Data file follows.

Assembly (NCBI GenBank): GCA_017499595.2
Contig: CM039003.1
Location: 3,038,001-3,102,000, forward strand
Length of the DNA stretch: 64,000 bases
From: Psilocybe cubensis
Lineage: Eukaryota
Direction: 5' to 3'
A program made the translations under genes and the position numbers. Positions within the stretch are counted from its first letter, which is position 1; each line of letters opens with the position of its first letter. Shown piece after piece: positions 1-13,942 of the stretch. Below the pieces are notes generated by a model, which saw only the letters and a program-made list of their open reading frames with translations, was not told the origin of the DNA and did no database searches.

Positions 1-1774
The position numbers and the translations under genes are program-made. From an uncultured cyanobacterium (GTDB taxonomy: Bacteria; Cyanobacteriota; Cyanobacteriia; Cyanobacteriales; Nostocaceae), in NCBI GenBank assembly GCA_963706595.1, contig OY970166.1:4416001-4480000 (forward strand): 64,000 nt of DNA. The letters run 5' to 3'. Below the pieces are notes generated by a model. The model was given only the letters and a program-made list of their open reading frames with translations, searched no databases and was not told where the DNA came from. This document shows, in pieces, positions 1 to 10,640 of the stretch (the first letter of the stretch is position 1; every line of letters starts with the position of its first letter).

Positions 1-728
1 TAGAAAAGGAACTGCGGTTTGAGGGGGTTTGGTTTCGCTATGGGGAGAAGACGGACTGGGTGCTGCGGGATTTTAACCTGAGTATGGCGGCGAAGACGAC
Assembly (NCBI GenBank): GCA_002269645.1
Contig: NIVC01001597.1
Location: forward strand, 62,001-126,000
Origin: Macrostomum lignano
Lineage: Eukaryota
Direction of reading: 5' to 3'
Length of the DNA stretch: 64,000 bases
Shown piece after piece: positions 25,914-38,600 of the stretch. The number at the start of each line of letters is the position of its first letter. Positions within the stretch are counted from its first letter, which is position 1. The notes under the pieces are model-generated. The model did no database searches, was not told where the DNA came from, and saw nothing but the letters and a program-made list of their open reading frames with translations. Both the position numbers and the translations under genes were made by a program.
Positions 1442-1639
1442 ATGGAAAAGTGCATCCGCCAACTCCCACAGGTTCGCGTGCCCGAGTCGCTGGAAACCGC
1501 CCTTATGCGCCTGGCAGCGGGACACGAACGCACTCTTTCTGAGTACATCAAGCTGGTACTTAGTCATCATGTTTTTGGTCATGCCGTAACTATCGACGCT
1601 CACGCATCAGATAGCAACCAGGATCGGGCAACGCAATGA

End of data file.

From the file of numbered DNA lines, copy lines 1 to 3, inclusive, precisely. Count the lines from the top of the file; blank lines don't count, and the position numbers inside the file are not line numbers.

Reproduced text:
Assembly (NCBI GenBank): GCA_017499595.2
Contig: CM039003.1
Location: 3,038,001-3,102,000, forward strand